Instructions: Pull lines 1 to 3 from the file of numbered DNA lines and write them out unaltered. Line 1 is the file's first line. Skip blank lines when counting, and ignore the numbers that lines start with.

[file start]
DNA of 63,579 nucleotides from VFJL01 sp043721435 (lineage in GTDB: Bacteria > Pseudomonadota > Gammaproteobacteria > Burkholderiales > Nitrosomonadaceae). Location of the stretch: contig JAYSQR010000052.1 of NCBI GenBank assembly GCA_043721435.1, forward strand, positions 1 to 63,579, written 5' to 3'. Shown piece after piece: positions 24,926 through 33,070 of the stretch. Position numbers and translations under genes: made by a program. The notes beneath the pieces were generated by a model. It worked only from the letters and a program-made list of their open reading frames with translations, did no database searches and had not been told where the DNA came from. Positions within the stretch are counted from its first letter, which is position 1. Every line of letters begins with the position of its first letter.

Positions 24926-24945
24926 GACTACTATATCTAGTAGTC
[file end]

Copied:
DNA of 63,579 nucleotides from VFJL01 sp043721435 (lineage in GTDB: Bacteria > Pseudomonadota > Gammaproteobacteria > Burkholderiales > Nitrosomonadaceae). Location of the stretch: contig JAYSQR010000052.1 of NCBI GenBank assembly GCA_043721435.1, forward strand, positions 1 to 63,579, written 5' to 3'. Shown piece after piece: positions 24,926 through 33,070 of the stretch. Position numbers and translations under genes: made by a program. The notes beneath the pieces were generated by a model. It worked only from the letters and a program-made list of their open reading frames with translations, did no database searches and had not been told where the DNA came from. Positions within the stretch are counted from its first letter, which is position 1. Every line of letters begins with the position of its first letter.

Positions 24926-24945
24926 GACTACTATATCTAGTAGTC